Freddy Diaz: distilling passion and pleasure

Freddy Diaz: distilling passion and pleasure

Freddy Diaz is constantly looking to create new drinks, drawing on his experience in the Americas and the Caribbean, while adding that special personal touch that makes his cocktails unique.

Freddy, tell us a bit about your youth and how you came to be a mixologist.

I was born in Cuba and, when I was almost four years old in 1980, my family left the island in what became known as the Mariel Exodus. At that time, 125,000 Cubans, considered as undesirables, were allowed to leave from the port of Mariel to go to Florida. My uncle rented a boat in Key West and took us to Miami. I remember people throwing bottles and rocks at us and calling us names. Sometimes, I wonder whether the bottles and rocks were what unconsciously made me want to be a bartender (smile). Also, my grandfather made his own fruit brandy in Cuba. My parents always supported me and my father, who was an architect and draftsman, inspired me to be precise and to always seek a perfect balance.

How did you learn the business?

I began by doing promotions when I was 18, which also has an indirect relation to my roots since I worked for the main Cuban rum brand that left the country after Castro came to power. I’ve got to admit that some of my reasons for becoming a bartender weren’t that great. I wasn’t really interested in school, I basically wanted to party and thought it was really cool to flip bottles and put on a show. That said, I got to travel a lot, got some good training and, very early on, wanted to become an entrepreneur. I loved competitions and was lucky enough to be hired by a very good bar in Connecticut where I began to really understand what high-level mixing was all about. By the age of 23, I partnered in my first consulting firm and became co-owner of my first bar by the age of 26.

So, what’s the best part of the job?

At a very basic level, it’s the pleasure of putting a smile on someone’s face, finding out what they like and then mixing something creative that delights them. The next level of satisfaction is to go beyond traditional bartending and to create crafted cocktails, which can be compared to what has happened in cooking over the centuries, with the development of gastronomy. The real takeoff to bring the craft of bartending one step higher began for me in 2005 in Miami Beach, happening at a five-star five-diamond establishment. We very quickly had three top-notch bartenders serving incredibly creative drinks to people six-deep at the bar, including celebrities and trendsetters.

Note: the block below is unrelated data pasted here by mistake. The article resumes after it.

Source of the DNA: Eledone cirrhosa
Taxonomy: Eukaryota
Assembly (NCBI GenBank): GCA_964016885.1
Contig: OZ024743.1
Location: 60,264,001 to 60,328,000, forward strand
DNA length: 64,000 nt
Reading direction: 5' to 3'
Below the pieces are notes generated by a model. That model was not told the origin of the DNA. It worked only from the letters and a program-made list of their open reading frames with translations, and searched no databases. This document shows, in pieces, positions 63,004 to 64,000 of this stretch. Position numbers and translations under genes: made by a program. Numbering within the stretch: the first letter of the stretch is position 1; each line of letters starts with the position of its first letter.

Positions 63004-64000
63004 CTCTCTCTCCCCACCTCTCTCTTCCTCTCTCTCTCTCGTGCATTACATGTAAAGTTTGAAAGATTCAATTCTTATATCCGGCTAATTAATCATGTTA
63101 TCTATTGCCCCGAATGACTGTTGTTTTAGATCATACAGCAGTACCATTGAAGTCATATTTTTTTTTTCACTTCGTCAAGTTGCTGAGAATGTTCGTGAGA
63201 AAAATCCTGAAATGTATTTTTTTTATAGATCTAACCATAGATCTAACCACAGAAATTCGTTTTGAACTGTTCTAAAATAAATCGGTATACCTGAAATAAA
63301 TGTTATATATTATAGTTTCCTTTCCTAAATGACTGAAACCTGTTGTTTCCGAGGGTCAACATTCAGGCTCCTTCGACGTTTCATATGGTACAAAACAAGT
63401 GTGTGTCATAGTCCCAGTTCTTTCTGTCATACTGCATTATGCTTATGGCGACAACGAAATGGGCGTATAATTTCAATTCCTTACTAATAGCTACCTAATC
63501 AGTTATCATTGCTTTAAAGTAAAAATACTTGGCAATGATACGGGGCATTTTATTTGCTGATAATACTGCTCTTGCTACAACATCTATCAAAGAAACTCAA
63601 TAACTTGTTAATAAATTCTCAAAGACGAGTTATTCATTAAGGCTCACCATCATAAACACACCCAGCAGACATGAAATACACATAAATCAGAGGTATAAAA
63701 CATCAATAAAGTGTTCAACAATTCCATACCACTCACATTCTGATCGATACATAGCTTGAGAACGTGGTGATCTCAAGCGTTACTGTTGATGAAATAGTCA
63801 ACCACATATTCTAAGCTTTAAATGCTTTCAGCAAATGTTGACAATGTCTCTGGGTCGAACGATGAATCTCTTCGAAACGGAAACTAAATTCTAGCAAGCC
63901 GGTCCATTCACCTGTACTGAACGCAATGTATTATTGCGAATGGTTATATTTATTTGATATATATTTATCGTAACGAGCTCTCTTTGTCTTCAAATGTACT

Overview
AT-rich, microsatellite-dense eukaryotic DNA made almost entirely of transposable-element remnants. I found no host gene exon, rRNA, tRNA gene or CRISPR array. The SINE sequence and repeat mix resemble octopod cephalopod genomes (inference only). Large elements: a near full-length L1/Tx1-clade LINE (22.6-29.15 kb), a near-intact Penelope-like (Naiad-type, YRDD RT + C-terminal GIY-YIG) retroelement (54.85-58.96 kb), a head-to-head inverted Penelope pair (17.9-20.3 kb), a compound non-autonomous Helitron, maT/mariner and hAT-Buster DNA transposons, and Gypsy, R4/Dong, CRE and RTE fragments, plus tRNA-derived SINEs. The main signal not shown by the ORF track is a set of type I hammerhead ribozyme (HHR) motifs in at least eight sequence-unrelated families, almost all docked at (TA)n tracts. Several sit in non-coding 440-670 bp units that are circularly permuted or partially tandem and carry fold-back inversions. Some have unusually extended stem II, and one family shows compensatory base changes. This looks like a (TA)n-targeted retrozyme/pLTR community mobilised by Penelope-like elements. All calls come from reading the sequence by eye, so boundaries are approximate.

So then, what makes mixology different from bartending?

I know this interview is being published in Les vergers Boiron’s newsletter, but quite honestly, the starting point is to use quality products, for both the alcoholic and non-alcoholic ingredients. The next essential part of the recipe is to create a balance between sweet, sour, bitter, fruitiness, etc. You therefore need consistent ingredients that guarantee you find that exact balance every time. Once again, that’s one of Les vergers Boirons’ strong points: you can always count on their Brix level (sugar content) being right for each fruit. Next, you need to understand what your customer likes and the style of cocktail he or she appreciates. You have to cater to their taste, but surprise them at the same time, with an unexpected twist. For me, the key is to stimulate all five senses, to create a totally satisfying experience. Then, of course, there’s the question of whether you stir or shake. Only James Bond asks to have his martinis shaken. I would never challenge him on that!

So, what are your favorite drinks?

I make a lot of Floradora cocktails, where I use raspberry purée, with gin, lime juice, simple sugar, bitters and ginger ale or ginger beer, depending on the spiciness and sweetness people prefer. The Corpse Reviver #2 is another of my favorite cocktails, made with gin, Cointreau, Lillet, lemon, and kissed with absinthe. I use Les vergers Boiron lemon purée for that one because they use lemons sourced in Sicily, among the best in the world, which is probably what brings the Corpse Reviver #2 to life. I’ve also developed a South-East Asian style cocktail called Butterflies & Unicorns that uses coconut and butterfly pea flowers, that changes colors in the water when you add citruses. In any case, what I love is to constantly create new recipes with as many different inspirations as possible. I sincerely want to thank Les vergers Boiron, which believed in the cocktail industry from the very start, and gave me all the support I needed. Also, they keep coming up with great new products. Being one of their Brand Ambassadors today is a great boost to my AlambiQ consultancy and we have a truly reciprocal relationship. It’s the perfect mix!

January 2018